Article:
• adeno-associated virus (AAV) 9;
  • adenosine deaminase acting on RNA 2 (ADAR2);
  • AMPA receptor;
  • amyotrophic lateral sclerosis (ALS);
  • gene therapy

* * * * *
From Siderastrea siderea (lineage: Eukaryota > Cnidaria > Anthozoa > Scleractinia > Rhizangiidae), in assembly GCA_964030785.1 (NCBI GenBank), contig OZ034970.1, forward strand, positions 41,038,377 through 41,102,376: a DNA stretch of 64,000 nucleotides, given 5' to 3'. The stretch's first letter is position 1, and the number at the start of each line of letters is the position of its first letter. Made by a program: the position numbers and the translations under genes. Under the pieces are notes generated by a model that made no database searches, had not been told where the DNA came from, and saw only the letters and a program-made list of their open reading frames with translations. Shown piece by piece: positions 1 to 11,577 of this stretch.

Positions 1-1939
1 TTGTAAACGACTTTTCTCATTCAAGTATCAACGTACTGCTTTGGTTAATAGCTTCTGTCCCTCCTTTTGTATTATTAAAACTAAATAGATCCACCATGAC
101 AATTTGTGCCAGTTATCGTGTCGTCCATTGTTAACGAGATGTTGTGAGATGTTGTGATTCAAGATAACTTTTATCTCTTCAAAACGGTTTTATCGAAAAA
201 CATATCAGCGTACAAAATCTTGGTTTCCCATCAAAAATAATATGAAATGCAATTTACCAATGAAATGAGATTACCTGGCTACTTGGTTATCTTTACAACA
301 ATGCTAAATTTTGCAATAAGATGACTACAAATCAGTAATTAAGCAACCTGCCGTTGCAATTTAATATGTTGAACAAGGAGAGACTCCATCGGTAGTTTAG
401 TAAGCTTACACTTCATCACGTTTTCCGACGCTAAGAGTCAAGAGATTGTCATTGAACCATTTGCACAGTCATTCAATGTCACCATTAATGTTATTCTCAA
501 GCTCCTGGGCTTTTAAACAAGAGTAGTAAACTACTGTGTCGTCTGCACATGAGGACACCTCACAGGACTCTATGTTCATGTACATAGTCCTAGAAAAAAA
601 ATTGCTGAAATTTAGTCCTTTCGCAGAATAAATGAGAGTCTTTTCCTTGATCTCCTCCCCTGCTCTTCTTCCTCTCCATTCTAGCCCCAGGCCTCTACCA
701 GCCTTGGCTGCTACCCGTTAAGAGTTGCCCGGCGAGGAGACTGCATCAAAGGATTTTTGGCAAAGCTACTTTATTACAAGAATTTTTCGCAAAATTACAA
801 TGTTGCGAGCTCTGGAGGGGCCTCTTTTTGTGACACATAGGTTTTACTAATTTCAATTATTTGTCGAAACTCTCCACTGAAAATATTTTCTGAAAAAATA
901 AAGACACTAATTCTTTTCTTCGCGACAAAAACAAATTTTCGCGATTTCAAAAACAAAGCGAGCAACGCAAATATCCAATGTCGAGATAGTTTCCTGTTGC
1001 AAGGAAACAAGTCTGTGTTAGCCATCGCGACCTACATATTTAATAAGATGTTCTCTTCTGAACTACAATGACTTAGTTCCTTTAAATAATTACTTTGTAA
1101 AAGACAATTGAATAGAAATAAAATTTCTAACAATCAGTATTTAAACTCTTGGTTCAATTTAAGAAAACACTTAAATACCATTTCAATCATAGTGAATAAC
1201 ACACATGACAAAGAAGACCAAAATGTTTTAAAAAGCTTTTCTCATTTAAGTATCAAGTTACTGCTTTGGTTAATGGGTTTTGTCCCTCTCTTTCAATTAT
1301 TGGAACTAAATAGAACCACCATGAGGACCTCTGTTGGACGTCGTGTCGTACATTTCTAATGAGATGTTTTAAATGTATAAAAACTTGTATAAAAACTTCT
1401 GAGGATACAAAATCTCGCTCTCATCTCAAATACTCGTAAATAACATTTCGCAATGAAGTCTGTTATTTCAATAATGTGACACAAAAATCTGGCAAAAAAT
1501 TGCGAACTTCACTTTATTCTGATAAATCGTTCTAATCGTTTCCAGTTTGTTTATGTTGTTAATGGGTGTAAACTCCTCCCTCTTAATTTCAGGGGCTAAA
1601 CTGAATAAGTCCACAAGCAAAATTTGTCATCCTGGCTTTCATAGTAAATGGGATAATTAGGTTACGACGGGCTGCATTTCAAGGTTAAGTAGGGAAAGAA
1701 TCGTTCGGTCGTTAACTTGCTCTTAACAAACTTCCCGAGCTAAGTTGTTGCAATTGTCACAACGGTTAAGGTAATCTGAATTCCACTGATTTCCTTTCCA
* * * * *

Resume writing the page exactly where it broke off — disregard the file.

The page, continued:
Amyotrophic lateral sclerosis (ALS) is the most common adult-onset motor neuron disease, and the lack of effective therapy results in inevitable death within a few years of onset. Failure of GluA2 RNA editing resulting from downregulation of the RNA-editing enzyme adenosine deaminase acting on RNA 2 (ADAR2) occurs in the majority of ALS cases and causes the death of motor neurons via a Ca2+-permeable AMPA receptor-mediated mechanism. Here, we explored the possibility of gene therapy for ALS by upregulating ADAR2 in mouse motor neurons using an adeno-associated virus serotype 9 (AAV9) vector that provides gene delivery to a wide array of central neurons after peripheral administration. A single intravenous injection of AAV9-ADAR2 in conditional ADAR2 knockout mice (AR2), which comprise a mechanistic mouse model of sporadic ALS, caused expression of exogenous ADAR2 in the central neurons and effectively prevented progressive motor dysfunction. Notably, AAV9-ADAR2 rescued the motor neurons of AR2 mice from death by normalizing TDP-43 expression. This AAV9-mediated ADAR2 gene delivery may therefore enable the development of a gene therapy for ALS.